Would you like to know more about Ecuador food culture? In Ecuador, as in the rest of the world, life revolves around food. Extended families gather on a biweekly basis for a shared meal, friends get together to try new restaurants and, across the country, colleagues synchronize lunch breaks to visit a nearby hole-in-the-wall restaurant for a $3 lunch.
What characterizes Ecuadorian cuisine?
Ecuador is a geographically diverse country, and that same diversity is exhibited in its cuisine. Ecuadorian food culture changes drastically as you travel from the Coast to the Andes to the Amazon because the culture itself also varies.
The Andes is responsible for the country’s agricultural production. Fresh produce and grains abound and are apparent in the region’s traditional cuisine. Given that this is also a colder climate, the food tends to be wholesome, involving many warm stews and lots of potatoes.
On the Coast, the food is characterized by the use of fresh seafood and plantains, both of which are abundant in the region. All along this region you can try dishes like sopa de cangrejo (crab soup), encebollado (fish soup), ceviche (lime-cooked seafood dish), and encocados (coconut-based seafood dish). These are all dishes that require fresh crab, fish, shrimp and squid – directly from the morning fish market. These are usually eaten with a side of white rice and smashed fried plantains, called patacones in Spanish.
In the Amazon, agricultural production is much harder due to the climate and pests. Though nowadays everything can get sent over from the Andes, food culture in this area is still characterized by the use of the region’s natural resources. Freshwater river fish, and now farmed fish like tilapia, are used in maitos, while starch comes in the form of yucca, papa china and plantains – all of which are easily cultivated here and resistant against pests.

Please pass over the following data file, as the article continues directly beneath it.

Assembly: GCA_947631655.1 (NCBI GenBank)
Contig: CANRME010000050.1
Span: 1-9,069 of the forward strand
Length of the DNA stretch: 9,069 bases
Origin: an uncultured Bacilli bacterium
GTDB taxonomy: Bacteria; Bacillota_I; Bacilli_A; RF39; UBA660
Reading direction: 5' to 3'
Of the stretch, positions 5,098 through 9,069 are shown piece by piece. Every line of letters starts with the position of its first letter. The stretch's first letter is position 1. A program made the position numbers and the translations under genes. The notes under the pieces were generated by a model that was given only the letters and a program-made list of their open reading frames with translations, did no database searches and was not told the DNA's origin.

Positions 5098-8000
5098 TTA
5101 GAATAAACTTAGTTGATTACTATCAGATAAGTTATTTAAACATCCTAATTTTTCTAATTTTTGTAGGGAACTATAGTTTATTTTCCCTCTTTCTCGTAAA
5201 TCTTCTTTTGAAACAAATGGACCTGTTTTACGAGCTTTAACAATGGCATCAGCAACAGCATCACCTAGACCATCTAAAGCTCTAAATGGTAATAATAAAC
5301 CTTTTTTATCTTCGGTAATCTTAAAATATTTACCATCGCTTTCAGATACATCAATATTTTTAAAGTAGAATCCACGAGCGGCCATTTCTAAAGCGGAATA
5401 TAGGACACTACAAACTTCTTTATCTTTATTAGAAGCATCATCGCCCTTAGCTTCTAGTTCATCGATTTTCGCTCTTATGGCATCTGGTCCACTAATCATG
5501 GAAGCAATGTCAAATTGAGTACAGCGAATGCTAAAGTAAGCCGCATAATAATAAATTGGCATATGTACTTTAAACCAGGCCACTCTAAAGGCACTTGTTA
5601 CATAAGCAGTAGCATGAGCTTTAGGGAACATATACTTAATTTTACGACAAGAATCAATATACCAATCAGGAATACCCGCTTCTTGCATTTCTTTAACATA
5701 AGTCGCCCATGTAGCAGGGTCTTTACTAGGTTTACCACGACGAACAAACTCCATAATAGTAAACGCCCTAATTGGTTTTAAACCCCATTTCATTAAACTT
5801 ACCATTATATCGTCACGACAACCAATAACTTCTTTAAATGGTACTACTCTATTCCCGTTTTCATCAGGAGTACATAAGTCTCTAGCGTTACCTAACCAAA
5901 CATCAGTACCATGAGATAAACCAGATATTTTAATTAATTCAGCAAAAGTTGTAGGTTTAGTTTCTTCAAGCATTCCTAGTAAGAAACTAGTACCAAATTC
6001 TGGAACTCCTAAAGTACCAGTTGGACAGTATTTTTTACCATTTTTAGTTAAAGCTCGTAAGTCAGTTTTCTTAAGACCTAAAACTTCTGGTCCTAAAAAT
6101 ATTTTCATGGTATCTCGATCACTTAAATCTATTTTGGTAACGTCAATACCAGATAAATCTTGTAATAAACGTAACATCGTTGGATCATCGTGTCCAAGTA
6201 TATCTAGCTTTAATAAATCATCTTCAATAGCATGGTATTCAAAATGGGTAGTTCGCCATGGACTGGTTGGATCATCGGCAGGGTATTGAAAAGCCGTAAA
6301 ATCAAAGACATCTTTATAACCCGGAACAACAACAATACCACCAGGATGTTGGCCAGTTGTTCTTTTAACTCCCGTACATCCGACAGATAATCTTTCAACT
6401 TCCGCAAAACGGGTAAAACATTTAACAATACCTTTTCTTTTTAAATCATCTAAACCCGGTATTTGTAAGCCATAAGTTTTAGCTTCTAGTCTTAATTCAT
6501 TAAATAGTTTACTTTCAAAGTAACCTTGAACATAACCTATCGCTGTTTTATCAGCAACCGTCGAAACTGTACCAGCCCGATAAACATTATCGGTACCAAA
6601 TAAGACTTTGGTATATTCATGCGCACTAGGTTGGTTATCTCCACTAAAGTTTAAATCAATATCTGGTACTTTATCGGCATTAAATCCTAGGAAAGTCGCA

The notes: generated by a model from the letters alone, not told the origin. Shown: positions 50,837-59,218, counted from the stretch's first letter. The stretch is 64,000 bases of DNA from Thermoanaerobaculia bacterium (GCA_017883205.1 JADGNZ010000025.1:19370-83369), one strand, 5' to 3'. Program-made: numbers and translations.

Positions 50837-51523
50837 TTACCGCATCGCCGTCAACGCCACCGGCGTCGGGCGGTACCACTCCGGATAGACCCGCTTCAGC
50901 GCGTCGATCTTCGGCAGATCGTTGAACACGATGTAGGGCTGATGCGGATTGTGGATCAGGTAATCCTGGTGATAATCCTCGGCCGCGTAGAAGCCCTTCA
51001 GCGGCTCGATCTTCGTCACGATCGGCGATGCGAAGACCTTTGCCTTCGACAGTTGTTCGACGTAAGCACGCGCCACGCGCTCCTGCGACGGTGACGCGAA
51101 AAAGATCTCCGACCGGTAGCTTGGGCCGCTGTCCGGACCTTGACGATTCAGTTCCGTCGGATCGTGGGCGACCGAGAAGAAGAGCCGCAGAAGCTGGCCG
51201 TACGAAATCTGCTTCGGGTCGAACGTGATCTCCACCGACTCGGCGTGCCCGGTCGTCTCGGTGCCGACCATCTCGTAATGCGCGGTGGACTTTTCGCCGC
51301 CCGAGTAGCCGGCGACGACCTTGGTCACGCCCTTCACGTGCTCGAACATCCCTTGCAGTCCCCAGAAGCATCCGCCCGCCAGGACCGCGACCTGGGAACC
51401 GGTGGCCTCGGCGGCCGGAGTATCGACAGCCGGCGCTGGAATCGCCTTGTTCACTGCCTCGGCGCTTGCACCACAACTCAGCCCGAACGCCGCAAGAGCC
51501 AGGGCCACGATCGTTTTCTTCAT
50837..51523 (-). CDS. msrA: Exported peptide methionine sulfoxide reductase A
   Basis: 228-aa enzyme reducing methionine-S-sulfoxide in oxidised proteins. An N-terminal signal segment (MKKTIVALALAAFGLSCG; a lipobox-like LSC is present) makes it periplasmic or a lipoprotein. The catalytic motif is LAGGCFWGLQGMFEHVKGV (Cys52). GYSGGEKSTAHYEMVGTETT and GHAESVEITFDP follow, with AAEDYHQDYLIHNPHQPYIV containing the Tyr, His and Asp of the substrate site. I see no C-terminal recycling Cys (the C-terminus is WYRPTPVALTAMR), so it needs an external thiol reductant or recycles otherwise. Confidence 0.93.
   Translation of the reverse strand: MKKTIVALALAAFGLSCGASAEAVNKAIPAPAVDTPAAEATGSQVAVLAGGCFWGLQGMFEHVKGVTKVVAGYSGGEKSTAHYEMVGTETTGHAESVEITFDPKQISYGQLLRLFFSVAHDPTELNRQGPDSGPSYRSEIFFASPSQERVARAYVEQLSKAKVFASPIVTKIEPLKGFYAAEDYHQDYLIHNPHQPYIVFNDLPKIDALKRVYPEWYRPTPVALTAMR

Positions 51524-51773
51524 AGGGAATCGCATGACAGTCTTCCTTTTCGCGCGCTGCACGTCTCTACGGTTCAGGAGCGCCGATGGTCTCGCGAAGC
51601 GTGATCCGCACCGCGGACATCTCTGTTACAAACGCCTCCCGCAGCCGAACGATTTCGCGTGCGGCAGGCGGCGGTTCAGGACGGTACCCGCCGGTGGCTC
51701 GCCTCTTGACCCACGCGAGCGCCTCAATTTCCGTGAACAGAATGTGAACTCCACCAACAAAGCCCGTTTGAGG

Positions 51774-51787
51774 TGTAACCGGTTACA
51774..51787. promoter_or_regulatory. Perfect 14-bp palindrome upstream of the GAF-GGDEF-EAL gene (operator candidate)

Due to the amount of fresh produce and grains, Ecuador is a great country for vegetarians. However, food culture across regions usually still revolves around meat of some kind. If you’re vegetarian, keep in mind that most restaurants are willing to make adjustments to a dish’s ingredients, but the price will either remain the same or increase. In more tourist-friendly places, like Baños, you’ll find more variety for vegetarians.
What do Ecuadorians eat for breakfast, lunch, and dinner?
Depending on where you are, you’ll have different breakfast options to choose from. That said, almost across the board, you’ll find a conventional breakfast almost everywhere!
In the Andes, the typical breakfast usually includes a glass of fresh fruit juice, a small bowl of fruit, warm bread rolls, a couple of fried eggs and coffee (unfortunately this may be instant coffee instead of drip, or pasado).
For breakfast on the Coast, you’ll more likely eat a bolón with fried eggs, fresh juice and coffee. A bolón is made from boiled plantain that is usually mixed with cheese, and sometimes pork, formed into a ball and fried in a pan. It essentially replaces bread and is very filling.
Encebollado is also a common breakfast on the Coast, but often too savory for many foreigners. It’s a fish-based stew mixed with yucca, tomatoes, onions, peppers, and lemons. It’s usually eaten with plantain chips or popcorn and is quite revitalizing, especially after a night of partying!